I’ve raised four kids, two of them stepchildren, none of them alike. But with each of them, I could distill my experiences down to this: parenting is a years long process of allowing your child to take one more step away from you each day. First you let them walk across the room, then across the house, and eventually, you allow them to go as far as the front porch. But from there, the process is much more fraught. Once they leave the figurative and literal safety of your home, parenting becomes much more complex.
My youngest child turned seventeen this summer. And as we stumble our way toward autumn in the northern hemisphere, he is racing into the autumn of his childhood. While society would like to view eighteen as a magical line that separates childhood from adult life, any parent will tell you that simply isn’t true. My son will continue to be dependent on us both financially and in other ways for a few years to come, but his time as my boy is nearing an end. And true to youngest children everywhere, he’s somehow managed to give me a pandemic for his senior year in high school.
There’s a lot being written and discussed about the challenges of parenting young children during this global crisis, but parents with older kids know our families face unique challenges. The mental health of teens is something that those of us parenting them feel as a pressing issue each day. I’ve watched my son see-saw between days of angst and days of boredom and days of plain old anger throughout this ordeal. He’s an honor student, and a very good kid, but even for him this is a challenge. He’d had a driver’s license less than a year when lockdown began, barely having achieved that vaunted freedom that teens throughout America dream of, and then it all ended.
When our state did begin to reopen, an entirely new set of problems developed. Would I allow him to see one friend at a time? Two? Three? Would they have to be outside the whole time or could they go inside to play video games with masks on? Could they eat inside a restaurant or only outside? Should I let him have a summer job? What would he do if he didn’t have one? Was he allowed to date? If so would they have to meet up so they didn’t ride in the same car? Was there really any point to a rule like that when they might be kissing anyway?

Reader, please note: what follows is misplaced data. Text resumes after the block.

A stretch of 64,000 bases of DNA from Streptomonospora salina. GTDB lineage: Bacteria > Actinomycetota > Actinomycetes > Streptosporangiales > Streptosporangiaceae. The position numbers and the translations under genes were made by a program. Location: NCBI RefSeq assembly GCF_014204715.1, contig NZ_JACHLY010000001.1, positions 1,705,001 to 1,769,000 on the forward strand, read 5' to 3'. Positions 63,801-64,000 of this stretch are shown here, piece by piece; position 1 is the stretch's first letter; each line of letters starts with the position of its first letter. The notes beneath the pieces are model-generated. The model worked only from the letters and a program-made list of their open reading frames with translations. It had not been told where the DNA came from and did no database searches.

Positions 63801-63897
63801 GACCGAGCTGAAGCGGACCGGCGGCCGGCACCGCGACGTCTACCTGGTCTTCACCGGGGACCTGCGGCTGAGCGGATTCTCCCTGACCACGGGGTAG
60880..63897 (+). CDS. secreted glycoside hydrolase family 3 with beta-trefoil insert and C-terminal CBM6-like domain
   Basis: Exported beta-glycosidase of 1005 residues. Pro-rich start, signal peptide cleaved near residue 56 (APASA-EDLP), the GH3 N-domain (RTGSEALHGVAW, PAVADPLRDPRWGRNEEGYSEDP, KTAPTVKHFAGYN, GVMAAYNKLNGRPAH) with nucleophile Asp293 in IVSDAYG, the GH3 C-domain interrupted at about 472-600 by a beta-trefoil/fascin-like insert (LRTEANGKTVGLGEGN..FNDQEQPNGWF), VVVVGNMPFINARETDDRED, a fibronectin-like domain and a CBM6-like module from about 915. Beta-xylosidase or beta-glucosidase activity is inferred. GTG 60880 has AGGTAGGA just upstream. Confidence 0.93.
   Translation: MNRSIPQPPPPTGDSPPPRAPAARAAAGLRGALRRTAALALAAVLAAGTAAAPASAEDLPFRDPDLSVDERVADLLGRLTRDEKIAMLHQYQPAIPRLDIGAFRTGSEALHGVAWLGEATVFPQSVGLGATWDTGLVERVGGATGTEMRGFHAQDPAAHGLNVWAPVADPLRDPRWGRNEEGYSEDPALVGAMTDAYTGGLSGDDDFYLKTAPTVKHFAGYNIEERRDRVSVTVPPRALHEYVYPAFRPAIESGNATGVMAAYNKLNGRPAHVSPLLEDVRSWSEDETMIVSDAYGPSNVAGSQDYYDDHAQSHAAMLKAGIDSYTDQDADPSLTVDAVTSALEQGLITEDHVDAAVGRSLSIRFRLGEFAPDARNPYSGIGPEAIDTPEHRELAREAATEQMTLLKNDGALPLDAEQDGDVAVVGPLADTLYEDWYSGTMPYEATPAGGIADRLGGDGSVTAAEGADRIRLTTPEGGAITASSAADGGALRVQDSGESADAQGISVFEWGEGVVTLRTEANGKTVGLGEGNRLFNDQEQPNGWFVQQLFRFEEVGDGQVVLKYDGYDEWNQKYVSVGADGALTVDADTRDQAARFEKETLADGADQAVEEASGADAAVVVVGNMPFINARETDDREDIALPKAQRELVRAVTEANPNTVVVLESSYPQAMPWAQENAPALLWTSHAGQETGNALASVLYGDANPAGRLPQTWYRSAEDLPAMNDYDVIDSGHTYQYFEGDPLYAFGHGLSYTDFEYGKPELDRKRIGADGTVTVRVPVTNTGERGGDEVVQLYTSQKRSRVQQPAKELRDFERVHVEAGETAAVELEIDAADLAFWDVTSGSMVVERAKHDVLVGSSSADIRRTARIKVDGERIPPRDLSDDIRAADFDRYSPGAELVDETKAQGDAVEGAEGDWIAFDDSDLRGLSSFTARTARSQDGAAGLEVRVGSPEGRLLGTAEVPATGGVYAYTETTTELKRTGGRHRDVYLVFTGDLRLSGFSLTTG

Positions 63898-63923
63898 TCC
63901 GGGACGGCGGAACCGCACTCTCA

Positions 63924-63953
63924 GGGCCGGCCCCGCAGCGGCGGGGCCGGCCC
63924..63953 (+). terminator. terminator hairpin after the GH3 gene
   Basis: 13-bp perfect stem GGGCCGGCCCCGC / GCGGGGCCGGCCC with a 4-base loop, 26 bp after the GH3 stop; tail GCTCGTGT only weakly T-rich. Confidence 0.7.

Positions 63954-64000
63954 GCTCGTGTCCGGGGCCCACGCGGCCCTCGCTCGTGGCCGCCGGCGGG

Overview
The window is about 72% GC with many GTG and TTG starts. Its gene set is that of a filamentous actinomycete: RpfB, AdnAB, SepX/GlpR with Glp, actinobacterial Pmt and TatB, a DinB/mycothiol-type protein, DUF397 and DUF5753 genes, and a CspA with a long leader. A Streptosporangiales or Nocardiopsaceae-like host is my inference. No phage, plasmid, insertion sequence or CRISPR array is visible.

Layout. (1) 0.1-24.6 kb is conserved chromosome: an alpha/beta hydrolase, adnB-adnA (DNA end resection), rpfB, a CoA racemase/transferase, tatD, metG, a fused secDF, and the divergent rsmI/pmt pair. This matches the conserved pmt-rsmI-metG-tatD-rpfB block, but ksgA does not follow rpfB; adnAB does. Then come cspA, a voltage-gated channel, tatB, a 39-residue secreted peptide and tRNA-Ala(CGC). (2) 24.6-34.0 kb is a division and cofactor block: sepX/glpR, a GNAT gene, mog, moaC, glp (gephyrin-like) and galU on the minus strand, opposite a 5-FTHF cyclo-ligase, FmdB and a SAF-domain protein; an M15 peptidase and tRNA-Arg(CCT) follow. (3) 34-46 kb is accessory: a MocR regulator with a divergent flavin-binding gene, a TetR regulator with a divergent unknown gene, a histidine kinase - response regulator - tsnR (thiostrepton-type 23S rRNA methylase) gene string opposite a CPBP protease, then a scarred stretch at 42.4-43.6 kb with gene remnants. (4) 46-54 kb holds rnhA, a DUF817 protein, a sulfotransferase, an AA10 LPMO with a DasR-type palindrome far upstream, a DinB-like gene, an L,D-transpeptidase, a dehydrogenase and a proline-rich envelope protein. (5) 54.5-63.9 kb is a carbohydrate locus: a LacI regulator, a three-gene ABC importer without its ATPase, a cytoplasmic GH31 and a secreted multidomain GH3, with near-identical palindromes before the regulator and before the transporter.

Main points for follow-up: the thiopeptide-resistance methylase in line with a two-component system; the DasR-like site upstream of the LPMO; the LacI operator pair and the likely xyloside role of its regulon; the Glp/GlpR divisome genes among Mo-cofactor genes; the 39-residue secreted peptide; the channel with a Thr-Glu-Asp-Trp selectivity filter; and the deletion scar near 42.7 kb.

Every activity, every event, every interaction has been a process of negotiation and concern. His frustration level has been high, and sometimes mine has been higher. In no parenting manual ever has there been instructions for how to raise a happy, healthy teenage boy in the midst of a pandemic.
At some point my husband and I had to face the reality that as the parents of a seventeen-year-old we face a greater risk during this time than some others–because there is no way to keep a kid that age locked down. Even introverted teens will have a service industry job or a church youth group or a school sport to attend. And those who do socialize are out there in the broader world, exposing themselves and their parents to whatever is in their community.
That reality means I’ve had to allow my son to do things that I’d prefer he didn’t: a group of eight on a camping trip, a new girlfriend who works at the local ice cream parlor, gaming at his best friend’s house. I make conditions for these activities–sleep in your own tent, drive your own car, only eat outside, masks on in the bestie’s house–but the reality is, I don’t know if my son follows my rules when he’s out of my sight. Which is the case always with teens, but a deadly disease makes those stakes seem higher.
The bottom line of parenting a teen during a pandemic is that you’re experiencing a compressed and more intense version of parenting teens generally. And when your kid is entering the autumn of his childhood, the simple fact is, he’s taking that step from your front porch into the rest of the world. While the pandemic has made me want to keep him safe here forever, I know I can’t. So I make decisions one day, one event, one interaction at a time, and I hope that he knows how serious the stakes are now, and how much trust I’m putting in him at a moment like this.
Eventually this global ordeal will end, and parents around the world will breathe a collective sigh of relief that will be heard on the moon. And maybe at that point the parenting manuals will once again be useful. Maybe then our decisions will have more logic and less fear. Maybe then we’ll be able to look at our kids and relax when we see that they’re more resilient than we ever give them credit for.
Until then, I’ll be standing on my front porch, hoping for the best, waiting for my son to come home.